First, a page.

Many animals prefer to live in pairs and small groups because they get lonely.
So, you’re likely wondering if getting your hamster a companion is a good idea to keep each other company. However, hamsters aren’t social creatures, so they don’t need a friend.
Campbell’s dwarf hamsters are the only species that like each other’s company. Syrian and Chinese hamsters must never live with others as they’re territorial and will fight to the death. Roborovski and winter white hamsters can live with their kin if they’re kept together from birth.
If you choose to get your dwarf hamster a companion, you must consider how much space is required to prevent them from fighting for resources.
Do Hamsters Live Alone in the Wild?
According to Live Science, some hamster species are social, while others prefer to live alone.
Hamsters only come together to breed. Procreation is essential for their survival because they’re vulnerable to so many different predators in the wild.
Female hamsters come into heat every four days, which is when they breed with males.
Some breeds, such as Syrians and Chinese hamsters, also fight each other for the right to breed. The rest of the time, they live solitary lives in their burrows and forage for food separately.
Roborovski and other dwarf hamsters live in small groups, giving themselves a greater chance of survival.
Should Hamsters Be Kept Alone or in Pairs?
Since most wild hamsters don’t like living in pairs or groups, captive hamsters shouldn’t. While some species are comfortable living in twos, having more than two in one cage is dangerous.
You’ll also need to remember that the minimum floor space for one hamster is 80 x 500 cm, which means you’ll need to double the space for a second animal.
You mustn’t integrate hamsters from different litters, as they’ll become territorial and fight.
Never mix genders, as hamsters give birth within 16-22 days and can become pregnant within 24 hours.
The Michigan Humane Society recommends housing hamsters apart, regardless of their gender and species. Mature females become aggressive toward one another, and males will also fight.
Here are the social requirements of the most popular captive hamsters:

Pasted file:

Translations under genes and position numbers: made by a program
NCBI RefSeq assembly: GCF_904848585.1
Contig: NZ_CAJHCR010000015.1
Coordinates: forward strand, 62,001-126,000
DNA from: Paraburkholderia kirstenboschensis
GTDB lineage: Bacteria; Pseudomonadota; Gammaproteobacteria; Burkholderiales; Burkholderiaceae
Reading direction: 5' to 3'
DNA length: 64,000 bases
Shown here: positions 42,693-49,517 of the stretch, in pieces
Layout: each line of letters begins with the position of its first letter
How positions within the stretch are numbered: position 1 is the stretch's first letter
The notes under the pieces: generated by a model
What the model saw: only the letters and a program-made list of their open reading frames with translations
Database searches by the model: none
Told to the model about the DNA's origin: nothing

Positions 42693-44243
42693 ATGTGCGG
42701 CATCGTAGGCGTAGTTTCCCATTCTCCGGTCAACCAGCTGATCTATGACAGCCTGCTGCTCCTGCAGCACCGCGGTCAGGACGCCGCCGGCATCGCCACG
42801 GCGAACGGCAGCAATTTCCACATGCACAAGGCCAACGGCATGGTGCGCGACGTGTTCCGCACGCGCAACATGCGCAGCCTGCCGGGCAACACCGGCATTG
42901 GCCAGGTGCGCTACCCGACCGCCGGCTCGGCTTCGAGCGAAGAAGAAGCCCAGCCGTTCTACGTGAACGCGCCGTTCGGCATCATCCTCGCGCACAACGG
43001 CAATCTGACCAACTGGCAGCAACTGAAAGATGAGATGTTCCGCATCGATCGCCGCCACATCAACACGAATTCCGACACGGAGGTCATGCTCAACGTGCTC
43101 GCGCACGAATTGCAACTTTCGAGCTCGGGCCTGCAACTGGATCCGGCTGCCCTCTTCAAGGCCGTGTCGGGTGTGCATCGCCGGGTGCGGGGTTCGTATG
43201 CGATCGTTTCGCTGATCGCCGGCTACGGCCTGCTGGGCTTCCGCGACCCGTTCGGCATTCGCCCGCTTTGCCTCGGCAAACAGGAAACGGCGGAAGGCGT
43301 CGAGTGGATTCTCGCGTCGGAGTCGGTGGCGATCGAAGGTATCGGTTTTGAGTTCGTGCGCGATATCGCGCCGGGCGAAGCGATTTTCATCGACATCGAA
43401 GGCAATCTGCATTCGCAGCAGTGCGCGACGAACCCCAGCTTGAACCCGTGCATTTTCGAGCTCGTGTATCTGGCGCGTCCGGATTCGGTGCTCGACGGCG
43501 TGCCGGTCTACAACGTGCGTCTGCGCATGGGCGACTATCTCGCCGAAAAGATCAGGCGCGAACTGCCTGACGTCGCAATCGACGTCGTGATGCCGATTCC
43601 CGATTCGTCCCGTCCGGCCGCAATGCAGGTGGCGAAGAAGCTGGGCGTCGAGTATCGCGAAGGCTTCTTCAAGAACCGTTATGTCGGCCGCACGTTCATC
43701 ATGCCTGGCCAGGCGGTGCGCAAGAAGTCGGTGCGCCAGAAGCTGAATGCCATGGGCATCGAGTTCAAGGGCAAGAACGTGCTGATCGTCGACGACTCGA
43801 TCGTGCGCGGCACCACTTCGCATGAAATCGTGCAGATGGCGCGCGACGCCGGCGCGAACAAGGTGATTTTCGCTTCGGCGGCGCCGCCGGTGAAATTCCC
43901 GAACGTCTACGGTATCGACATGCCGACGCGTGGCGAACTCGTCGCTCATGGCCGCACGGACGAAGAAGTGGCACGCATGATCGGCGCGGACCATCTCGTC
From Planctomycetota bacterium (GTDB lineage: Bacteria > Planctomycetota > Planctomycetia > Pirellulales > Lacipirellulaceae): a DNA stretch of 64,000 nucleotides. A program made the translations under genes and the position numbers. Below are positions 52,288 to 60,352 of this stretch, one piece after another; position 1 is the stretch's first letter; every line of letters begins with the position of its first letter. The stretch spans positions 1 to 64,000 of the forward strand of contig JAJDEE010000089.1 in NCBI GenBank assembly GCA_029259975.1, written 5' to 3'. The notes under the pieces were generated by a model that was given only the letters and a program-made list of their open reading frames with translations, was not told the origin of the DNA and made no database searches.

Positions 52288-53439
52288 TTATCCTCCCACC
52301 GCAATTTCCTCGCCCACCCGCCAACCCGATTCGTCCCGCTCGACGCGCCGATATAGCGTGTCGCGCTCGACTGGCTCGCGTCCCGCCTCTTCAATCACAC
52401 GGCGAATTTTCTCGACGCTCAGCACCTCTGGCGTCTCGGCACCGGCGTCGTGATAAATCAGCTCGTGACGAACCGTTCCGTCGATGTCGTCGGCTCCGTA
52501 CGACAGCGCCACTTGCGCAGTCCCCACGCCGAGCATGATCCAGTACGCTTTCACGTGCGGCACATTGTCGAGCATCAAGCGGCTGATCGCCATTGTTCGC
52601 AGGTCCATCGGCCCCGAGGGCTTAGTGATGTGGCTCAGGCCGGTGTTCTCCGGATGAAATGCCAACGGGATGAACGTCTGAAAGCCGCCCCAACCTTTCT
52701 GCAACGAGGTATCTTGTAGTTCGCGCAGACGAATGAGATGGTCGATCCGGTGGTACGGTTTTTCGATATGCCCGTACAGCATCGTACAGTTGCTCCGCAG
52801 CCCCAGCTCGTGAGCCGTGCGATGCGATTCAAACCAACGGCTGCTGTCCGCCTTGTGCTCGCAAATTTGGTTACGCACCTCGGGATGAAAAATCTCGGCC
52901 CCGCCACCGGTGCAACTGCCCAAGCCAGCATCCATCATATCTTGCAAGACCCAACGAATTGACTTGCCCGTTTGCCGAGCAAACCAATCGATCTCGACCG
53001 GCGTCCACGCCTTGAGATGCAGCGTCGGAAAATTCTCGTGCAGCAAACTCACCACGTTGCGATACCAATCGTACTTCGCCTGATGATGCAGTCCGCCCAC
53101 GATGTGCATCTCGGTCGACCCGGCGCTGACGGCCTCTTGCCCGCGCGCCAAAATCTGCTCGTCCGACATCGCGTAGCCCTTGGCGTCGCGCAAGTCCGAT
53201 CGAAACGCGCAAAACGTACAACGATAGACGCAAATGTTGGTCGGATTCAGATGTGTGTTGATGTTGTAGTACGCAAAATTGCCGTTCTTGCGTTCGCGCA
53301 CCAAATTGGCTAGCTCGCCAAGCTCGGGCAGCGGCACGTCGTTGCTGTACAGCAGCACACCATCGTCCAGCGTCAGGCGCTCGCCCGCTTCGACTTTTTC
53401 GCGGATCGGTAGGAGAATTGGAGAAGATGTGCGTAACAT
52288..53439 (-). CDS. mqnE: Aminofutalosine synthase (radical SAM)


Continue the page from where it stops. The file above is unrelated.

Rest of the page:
|Hamster Breed||Social Requirements|
|Syrian hamster||Kept alone|
|Chinese hamster||Kept alone|
|Roborovski hamster||Can be paired or left alone|
|Campbell’s dwarf hamster||Can benefit from each other’s company|
|Winter white hamster||Can be paired or left alone|
Here’s a closer look at each species and whether they should live alone:
Do Syrian Hamsters Need Company?
Syrian hamsters (teddy bear hamsters) are very territorial animals.
They don’t like living near other hamsters, so they’ll fight for dominance over the cage. They dislike living with other hamsters so much that they’ll fight to the death.
Baby Syrian hamsters can live together until they’re 8-10 weeks old. Then, they’ll start to fight.
Do Roborovski Hamsters Get Lonely?
Roborovski hamsters don’t get lonely, but they can be kept in pairs.
However, while Robos are one of the smallest hamster species, they still require plenty of room. If you only have a limited amount of space, get one hamster.
If you opt for two Roborovski hamsters, you must always monitor them, especially when they first move into their new cage, as they can become intolerant of each other over time.
It’s not uncommon for dominant Robos to start bullying their more submissive companion. If this happens, you’ll have no choice but to separate them.
Do Chinese Hamsters Need Company?
Even though Chinese hamsters are part of the dwarf family, they must be kept alone.
They’re not naturally sociable and will fight to the death. Even though they’re such tiny animals, they can cause each other a significant amount of damage, so it’s never worth the risk of keeping them together.